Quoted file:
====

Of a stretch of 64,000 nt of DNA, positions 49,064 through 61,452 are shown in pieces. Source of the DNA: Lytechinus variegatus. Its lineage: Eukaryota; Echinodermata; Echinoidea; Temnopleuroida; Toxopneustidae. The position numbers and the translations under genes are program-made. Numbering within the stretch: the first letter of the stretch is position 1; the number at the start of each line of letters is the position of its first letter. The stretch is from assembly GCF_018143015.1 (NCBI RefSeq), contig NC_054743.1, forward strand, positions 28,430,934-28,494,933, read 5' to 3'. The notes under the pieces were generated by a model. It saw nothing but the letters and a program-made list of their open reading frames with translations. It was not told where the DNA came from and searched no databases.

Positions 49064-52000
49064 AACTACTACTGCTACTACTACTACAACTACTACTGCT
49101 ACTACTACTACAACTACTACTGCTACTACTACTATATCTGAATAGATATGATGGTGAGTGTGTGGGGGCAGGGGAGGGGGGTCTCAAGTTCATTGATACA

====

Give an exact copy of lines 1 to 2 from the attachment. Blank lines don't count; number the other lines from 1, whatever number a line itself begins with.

Of a stretch of 64,000 nt of DNA, positions 49,064 through 61,452 are shown in pieces. Source of the DNA: Lytechinus variegatus. Its lineage: Eukaryota; Echinodermata; Echinoidea; Temnopleuroida; Toxopneustidae. The position numbers and the translations under genes are program-made. Numbering within the stretch: the first letter of the stretch is position 1; the number at the start of each line of letters is the position of its first letter. The stretch is from assembly GCF_018143015.1 (NCBI RefSeq), contig NC_054743.1, forward strand, positions 28,430,934-28,494,933, read 5' to 3'. The notes under the pieces were generated by a model. It saw nothing but the letters and a program-made list of their open reading frames with translations. It was not told where the DNA came from and searched no databases.

Positions 49064-52000